The American Enterprise Institute issued a concise report (June 2007) comparing carbon caps with carbon taxes for combating climate change. AEI’s clear verdict: “carbon-centered tax reform — not GHG [greenhouse gases] emission trading — is the superior policy option.”
On SO2 Trading as a Model for CO2 Cap-and-Trade
There has been significant volatility in [SO2] emission permit prices, ranging from a low of $66 per ton in 1997 to $860 per ton in 2006… Over the last three years, SO2 permit prices have risen 80 percent a year, despite the EPA’s authority to auction additional permits as a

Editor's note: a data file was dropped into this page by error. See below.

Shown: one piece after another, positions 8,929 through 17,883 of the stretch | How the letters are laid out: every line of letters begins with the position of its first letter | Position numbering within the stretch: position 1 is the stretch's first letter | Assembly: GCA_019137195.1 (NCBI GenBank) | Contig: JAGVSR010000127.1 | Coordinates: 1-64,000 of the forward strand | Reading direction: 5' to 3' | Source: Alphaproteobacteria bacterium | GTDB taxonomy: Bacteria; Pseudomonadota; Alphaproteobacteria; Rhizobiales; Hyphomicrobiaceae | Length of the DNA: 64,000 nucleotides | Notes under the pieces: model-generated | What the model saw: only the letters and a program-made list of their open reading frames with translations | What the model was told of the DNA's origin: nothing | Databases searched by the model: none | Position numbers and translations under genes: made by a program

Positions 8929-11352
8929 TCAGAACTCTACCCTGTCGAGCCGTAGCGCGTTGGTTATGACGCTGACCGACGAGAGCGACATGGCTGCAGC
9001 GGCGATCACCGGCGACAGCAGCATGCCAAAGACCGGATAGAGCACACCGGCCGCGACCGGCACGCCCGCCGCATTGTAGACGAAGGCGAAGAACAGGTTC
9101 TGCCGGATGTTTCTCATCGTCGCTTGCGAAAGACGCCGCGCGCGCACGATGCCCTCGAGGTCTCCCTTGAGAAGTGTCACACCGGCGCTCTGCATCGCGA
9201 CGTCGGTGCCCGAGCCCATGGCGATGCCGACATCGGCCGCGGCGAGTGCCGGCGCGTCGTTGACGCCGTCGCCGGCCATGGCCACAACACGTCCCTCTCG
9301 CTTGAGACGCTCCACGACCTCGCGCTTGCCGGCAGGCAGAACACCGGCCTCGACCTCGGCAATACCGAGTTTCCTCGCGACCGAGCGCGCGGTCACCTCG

“safety valve” to smooth out this severe price volatility.
Several other aspects of the SO2-trading program are of doubtful applicability to GHGs. First, SO2 trading was only applied to a single sector: … coal-fired power plants … a comprehensive GHG emissions-trading program will have to apply across many sectors beyond electric utilities, vastly complicating a trading system.
Second … reducing SO2 emissions did not require any constraint on end-use energy production or consumption. Coal-fired power plants had many low-cost options to reduce SO2 emissions without reducing electricity production. CO2 is different: it is the product of complete fuel combustion. There is no “low-CO2 coal,” and the equivalent of SO2 scrubbers does not yet exist in economical form. [A]ny serious reduction in CO2 emissions will require a suppression of fuel combustion. This is going to mean lower energy consumption and higher prices, at least in the intermediate term.